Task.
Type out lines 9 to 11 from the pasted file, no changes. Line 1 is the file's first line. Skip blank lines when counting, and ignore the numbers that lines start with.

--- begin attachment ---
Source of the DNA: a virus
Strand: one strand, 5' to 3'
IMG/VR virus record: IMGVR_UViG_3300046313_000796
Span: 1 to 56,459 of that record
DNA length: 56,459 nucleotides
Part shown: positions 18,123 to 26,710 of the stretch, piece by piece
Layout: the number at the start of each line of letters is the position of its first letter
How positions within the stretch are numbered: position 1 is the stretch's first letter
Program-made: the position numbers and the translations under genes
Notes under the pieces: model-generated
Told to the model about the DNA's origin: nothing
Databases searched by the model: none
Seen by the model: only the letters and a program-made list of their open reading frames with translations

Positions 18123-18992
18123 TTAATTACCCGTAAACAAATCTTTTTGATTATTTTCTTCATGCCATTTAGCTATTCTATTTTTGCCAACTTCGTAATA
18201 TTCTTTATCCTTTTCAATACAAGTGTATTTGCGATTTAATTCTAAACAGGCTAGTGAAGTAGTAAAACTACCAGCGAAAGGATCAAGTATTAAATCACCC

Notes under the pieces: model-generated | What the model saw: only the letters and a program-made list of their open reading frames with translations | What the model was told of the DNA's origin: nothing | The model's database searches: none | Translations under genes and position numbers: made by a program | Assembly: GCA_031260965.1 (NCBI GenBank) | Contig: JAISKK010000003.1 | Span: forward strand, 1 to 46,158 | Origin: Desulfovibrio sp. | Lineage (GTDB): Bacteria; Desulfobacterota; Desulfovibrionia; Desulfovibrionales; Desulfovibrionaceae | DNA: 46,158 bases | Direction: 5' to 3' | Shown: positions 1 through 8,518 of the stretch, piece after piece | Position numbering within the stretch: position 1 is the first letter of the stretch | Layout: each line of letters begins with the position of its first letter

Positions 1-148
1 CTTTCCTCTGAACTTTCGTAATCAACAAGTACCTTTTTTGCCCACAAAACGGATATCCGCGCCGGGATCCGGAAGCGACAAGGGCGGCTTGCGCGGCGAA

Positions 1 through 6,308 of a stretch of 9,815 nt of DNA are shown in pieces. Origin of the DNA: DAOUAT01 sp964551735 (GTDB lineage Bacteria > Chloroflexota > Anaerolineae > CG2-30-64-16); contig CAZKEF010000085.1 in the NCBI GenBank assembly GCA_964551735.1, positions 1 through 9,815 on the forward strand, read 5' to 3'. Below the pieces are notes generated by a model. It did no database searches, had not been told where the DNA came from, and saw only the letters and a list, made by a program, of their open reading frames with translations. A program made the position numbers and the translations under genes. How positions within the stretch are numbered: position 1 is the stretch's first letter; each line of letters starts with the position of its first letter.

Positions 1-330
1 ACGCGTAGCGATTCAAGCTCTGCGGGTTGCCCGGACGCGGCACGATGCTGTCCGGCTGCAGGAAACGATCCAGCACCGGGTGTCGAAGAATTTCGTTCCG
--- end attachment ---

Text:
Program-made: the position numbers and the translations under genes
Notes under the pieces: model-generated
Told to the model about the DNA's origin: nothing